Standard & Poor's raised Spain's credit rating by one notch to 'BBB+' on Friday, citing government economic reforms that have boosted economic growth, a day after Prime Minister Mariano Rajoy announced the next general election will be held on December 20.
"Spain's economy has benefited from two rounds of labour market reforms since 2010, which have improved competitiveness of the export and services sector, and from easier financial conditions," it said in a statement.
"Some of Spain's growth drivers -- including front-loaded tax cuts, lower oil prices, and a weaker exchange rate -- are likely to fade. Others -- including labour and other structural reforms, as well as easier financing conditions-- will, in our view, contribute permanently to Spain's more dynamic recovery than peers'."
Spain emerged in 2013 from five years of on-off recession. The country's conservative government forecasts an economic expansion of 3.3 percent this year -- more than twice the average growth rate predicted for eurozone countries.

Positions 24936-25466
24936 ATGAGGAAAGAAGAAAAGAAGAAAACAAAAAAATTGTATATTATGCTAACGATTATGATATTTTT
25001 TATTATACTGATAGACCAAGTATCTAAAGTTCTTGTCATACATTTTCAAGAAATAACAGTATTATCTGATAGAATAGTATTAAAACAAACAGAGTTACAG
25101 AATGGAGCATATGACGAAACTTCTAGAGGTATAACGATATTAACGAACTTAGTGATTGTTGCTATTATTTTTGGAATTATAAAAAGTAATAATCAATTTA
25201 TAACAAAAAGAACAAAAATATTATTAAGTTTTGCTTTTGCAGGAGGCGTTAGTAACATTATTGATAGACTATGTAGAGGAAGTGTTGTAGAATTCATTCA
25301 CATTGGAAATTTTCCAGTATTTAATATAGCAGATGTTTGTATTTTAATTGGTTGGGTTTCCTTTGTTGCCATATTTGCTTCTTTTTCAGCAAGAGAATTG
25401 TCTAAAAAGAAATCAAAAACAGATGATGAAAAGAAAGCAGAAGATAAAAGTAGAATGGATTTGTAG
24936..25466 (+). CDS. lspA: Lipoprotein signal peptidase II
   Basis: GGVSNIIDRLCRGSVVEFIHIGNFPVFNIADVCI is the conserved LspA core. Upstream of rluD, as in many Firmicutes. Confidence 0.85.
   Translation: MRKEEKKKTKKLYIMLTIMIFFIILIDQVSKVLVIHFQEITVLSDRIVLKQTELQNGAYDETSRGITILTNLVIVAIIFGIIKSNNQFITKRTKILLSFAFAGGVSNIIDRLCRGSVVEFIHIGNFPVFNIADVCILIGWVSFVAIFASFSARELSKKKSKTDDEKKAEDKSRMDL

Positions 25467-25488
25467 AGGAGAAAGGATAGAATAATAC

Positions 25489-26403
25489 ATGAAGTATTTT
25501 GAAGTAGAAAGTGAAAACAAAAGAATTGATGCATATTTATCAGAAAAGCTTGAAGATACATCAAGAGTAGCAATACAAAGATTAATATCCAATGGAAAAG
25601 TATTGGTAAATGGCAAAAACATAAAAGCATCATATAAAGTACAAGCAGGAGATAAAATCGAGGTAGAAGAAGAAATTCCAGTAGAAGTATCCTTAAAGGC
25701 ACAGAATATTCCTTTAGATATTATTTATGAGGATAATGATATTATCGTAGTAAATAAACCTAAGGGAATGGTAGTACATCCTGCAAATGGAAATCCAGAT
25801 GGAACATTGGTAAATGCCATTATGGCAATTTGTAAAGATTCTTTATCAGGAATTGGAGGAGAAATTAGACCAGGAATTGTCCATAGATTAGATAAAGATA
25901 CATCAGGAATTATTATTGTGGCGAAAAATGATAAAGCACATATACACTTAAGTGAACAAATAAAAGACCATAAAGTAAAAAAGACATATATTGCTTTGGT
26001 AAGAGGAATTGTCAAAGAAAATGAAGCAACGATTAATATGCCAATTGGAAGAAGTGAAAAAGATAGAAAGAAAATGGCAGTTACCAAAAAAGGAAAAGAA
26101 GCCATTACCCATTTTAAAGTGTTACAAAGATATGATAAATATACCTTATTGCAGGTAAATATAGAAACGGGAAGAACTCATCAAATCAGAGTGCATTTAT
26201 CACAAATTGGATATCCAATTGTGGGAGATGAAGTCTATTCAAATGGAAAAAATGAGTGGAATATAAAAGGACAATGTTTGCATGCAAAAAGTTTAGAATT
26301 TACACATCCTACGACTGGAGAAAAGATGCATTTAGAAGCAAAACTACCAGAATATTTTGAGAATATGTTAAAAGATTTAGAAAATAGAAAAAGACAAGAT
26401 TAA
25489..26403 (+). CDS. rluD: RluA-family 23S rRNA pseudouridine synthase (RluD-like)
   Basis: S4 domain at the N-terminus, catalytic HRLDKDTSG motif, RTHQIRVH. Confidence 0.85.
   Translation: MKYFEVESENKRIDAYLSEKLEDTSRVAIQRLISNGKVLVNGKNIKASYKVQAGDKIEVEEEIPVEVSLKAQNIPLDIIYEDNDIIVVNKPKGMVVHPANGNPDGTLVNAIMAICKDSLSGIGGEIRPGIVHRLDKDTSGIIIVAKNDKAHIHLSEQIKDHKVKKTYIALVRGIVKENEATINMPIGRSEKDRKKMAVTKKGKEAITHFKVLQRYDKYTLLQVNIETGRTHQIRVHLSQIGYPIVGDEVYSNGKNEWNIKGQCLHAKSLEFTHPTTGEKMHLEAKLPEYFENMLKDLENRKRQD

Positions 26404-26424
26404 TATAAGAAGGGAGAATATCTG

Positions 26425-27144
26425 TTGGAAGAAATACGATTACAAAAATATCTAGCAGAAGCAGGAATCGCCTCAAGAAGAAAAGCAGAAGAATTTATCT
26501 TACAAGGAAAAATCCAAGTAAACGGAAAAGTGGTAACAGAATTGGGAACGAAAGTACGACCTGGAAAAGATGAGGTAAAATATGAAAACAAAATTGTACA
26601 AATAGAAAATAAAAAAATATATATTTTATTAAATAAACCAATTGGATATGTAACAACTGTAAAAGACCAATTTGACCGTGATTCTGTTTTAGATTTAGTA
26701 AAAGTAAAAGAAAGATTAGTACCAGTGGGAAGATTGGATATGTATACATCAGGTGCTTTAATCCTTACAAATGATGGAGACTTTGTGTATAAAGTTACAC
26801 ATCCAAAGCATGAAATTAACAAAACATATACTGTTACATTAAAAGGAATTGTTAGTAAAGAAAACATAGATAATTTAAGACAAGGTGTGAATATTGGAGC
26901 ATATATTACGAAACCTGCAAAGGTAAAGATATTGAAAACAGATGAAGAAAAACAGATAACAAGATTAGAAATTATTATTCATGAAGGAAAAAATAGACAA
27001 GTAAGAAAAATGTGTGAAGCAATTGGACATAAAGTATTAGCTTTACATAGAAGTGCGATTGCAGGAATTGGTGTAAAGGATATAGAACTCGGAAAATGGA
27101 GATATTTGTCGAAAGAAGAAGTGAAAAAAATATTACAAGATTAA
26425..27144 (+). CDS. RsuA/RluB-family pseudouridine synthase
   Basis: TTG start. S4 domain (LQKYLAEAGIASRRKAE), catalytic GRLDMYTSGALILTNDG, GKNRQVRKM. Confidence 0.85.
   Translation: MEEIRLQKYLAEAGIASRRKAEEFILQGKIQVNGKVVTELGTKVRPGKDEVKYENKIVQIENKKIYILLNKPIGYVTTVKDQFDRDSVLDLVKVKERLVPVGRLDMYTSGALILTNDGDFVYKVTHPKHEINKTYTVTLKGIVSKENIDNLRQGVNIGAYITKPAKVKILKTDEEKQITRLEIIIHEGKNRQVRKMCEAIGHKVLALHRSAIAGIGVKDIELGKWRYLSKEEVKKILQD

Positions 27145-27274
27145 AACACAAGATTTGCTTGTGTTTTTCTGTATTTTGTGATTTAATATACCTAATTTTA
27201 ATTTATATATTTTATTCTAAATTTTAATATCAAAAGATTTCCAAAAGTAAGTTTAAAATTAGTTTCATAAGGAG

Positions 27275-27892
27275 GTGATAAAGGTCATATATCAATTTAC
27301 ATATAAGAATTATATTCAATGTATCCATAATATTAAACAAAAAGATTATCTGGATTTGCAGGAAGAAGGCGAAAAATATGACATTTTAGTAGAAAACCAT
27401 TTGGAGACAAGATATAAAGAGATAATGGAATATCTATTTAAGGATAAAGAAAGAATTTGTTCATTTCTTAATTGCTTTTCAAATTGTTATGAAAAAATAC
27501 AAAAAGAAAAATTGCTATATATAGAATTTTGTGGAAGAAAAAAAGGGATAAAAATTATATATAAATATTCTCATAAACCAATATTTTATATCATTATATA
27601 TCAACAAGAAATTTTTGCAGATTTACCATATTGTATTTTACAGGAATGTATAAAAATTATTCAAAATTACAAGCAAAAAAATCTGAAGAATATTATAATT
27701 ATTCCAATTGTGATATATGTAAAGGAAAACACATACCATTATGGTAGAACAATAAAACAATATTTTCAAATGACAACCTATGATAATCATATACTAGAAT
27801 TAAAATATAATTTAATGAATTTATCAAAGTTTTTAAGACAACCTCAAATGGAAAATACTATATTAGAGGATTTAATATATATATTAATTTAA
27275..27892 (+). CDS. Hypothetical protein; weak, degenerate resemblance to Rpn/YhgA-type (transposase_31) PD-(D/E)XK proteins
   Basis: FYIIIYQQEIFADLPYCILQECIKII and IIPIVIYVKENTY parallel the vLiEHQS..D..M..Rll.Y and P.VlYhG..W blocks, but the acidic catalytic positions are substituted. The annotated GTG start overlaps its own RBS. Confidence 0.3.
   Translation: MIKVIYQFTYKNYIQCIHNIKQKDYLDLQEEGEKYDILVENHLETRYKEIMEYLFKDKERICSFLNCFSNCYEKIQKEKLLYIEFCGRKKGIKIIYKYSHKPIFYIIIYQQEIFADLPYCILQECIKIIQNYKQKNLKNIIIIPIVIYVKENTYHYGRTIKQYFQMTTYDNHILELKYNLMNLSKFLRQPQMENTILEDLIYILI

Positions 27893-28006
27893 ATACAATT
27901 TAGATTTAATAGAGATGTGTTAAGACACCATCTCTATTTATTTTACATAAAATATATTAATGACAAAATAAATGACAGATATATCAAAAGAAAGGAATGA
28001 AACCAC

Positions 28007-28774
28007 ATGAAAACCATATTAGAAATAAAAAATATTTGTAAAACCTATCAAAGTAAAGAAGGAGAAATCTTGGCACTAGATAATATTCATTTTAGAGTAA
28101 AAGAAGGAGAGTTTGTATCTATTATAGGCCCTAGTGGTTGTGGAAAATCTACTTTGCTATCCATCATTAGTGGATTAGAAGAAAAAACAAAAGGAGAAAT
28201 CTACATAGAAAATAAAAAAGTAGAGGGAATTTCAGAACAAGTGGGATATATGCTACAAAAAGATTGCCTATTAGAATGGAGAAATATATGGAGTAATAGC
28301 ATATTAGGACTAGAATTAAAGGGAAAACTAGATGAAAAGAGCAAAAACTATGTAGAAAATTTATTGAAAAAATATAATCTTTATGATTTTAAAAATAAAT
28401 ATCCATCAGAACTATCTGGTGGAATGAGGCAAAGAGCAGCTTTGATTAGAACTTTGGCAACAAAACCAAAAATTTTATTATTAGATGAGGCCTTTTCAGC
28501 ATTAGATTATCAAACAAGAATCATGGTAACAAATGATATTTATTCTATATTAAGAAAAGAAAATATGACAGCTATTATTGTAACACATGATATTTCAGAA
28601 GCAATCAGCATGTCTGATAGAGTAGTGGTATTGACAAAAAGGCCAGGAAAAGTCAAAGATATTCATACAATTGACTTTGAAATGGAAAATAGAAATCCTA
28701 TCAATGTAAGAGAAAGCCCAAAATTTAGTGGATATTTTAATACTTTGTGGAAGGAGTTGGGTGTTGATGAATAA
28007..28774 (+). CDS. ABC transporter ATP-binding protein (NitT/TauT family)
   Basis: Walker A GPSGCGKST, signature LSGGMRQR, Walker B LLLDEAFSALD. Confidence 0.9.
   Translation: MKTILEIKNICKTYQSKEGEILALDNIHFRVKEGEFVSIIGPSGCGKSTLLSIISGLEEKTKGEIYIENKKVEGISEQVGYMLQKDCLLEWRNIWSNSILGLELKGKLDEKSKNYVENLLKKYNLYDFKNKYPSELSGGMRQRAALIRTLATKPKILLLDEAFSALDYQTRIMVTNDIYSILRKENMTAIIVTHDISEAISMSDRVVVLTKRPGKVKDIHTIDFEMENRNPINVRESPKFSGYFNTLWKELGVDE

Rajoy in 2012 passed labour market reforms making it cheaper for firms to lay off workers and limiting the power of unions to negotiate collective-bargaining agreements across entire industries or regions.
Now he has predicted a million jobs would be created over the 2014-2015 period.
The labour market reforms have been criticised by left-wing opposition parties, including the main opposition Socialists and new far-left party Podemos, a close ally of Greece's ruling Syriza, which made gains in May local elections.
Both the Socialists and Podemos have vowed to repeal the reform if elected.
Polls suggest Rajoy's conservative Popular Party may win most seats but will likely lose the majority it secured in 2011.